St. Brigid's Farm: Raising Steaks and Standards on Maryland's Eastern Shore

By & / Photography By Caroline J. Phillips | December 14, 2017
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Judy Gifford
On St. Brigid's Farm, Judy Gifford cares for a herd of about 200 Jersey cows that produce milk, beef and veal for both local and national markets.

How does a happy hamburger taste? Or a joyful glass of milk? In the heart of Kent County’s northern countryside, a jewelbox of a farm lets Eastern Shore consumers experience the difference for themselves. St. Brigid’s Farm, just a few miles outside Kennedyville, Maryland, hosts a herd of approximately 200 assiduously-cared-for Jersey cows, heifers, steers and calves on 62 acres of pasture. In return, these grass-fed cows produce milk, beef, and veal for markets both intensely local and broadly national. Cows, like people, are what they eat—and everything St. Brigid’s yields has the unmistakable essence of Kent County’s fresh air, sunshine and verdant meadows.

That kind of hyperbole is probably the last thing you would hear co-owner Judy Gifford say. Petite, intense, and no-nonsense, she works tirelessly in her role as St. Brigid’s full-time dairy farmer—a role that’s a culmination of a lifetime spent in animal husbandry and jobs in the dairy industry. When Gifford and her partner, bovine veterinarian Robert Fry, established St. Brigid’s Farm in 1996, it represented a life’s dream for each of them. Academically and professionally, Gifford had pursued a passion for dairy farming throughout her life, working for 4H, the National Institutes of Health and finally as a lobbyist for the National Milk Producers Federation. When the couple found a small Kent County farm for sale, they decided to start their own operation—a farm where they could apply their talents and deep expertise to a herd of their own. They named it St. Brigid’s Farm after the patron saint of dairymaids and scholars—representing Gifford as the former and Fry as the latter—and set to work with a herd of 69 Jersey heifers.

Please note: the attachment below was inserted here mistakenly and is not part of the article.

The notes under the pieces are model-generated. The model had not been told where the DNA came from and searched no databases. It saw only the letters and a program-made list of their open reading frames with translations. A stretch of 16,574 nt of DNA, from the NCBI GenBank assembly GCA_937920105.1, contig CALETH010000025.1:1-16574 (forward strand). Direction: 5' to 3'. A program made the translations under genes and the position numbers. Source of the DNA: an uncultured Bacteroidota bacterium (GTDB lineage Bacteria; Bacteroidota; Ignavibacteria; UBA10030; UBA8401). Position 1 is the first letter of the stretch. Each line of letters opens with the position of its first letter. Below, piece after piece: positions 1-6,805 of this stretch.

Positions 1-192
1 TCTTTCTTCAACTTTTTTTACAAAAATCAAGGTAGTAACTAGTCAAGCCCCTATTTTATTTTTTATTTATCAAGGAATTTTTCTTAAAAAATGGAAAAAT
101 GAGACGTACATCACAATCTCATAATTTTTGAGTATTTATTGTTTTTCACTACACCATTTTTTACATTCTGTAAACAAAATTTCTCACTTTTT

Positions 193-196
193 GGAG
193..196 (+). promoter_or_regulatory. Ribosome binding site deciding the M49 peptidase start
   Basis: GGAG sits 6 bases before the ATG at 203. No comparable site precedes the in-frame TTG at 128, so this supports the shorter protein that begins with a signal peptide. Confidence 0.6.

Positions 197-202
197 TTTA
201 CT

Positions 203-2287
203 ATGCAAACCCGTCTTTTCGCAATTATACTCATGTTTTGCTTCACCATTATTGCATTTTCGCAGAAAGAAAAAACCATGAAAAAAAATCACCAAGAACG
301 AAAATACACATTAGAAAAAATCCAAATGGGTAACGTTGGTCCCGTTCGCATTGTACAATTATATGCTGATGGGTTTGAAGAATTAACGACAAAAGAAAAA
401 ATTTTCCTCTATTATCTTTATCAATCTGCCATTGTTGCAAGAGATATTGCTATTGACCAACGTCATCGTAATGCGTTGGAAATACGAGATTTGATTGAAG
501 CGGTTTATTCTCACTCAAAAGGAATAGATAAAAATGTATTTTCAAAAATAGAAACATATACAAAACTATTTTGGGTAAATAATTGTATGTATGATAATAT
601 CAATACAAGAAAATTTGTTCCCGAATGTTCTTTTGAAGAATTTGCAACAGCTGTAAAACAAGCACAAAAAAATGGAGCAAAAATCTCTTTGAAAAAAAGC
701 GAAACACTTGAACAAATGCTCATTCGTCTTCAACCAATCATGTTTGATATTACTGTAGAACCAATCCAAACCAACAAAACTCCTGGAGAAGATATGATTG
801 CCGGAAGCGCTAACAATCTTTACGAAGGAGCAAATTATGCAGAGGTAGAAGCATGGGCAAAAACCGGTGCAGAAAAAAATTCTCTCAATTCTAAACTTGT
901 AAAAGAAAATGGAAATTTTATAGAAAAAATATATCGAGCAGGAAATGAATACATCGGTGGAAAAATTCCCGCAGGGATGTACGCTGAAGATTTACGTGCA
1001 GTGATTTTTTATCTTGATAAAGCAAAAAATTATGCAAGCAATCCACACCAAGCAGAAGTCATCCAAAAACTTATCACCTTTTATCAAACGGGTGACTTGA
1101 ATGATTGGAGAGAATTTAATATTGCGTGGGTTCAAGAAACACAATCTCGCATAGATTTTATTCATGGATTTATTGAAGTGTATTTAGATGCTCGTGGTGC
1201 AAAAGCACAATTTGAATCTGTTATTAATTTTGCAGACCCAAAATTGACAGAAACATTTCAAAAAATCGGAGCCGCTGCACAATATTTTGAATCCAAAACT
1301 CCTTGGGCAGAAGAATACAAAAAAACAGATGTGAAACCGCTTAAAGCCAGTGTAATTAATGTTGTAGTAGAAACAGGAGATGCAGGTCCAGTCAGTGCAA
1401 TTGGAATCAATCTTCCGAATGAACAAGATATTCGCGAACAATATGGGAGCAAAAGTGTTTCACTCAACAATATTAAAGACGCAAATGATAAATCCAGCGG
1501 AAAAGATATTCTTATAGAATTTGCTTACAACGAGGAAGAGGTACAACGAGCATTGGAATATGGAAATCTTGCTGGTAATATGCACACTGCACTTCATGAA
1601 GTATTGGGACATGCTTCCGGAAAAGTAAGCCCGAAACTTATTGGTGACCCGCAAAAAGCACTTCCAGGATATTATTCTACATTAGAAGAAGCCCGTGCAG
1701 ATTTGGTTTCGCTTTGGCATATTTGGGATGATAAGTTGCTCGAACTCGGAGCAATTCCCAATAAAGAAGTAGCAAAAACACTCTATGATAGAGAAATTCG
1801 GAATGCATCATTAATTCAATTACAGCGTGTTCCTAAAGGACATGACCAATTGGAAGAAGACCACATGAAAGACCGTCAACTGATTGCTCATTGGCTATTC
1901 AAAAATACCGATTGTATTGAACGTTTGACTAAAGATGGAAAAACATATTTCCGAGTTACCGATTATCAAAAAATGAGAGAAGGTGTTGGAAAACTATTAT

Over 20 years later, Gifford and Fry’s hard work and deeply considered choices have made St. Brigid’s a producer of stellar milk, beef, and veal. In an era when small family farms are disappearing, the Gifford- Fry farm is thriving thanks to their innovative application of best practices from both the organic and traditional farming worlds. From the type of cow St. Brigid’s raises, to how and where they farm, Gifford and Fry are doing something different—something special.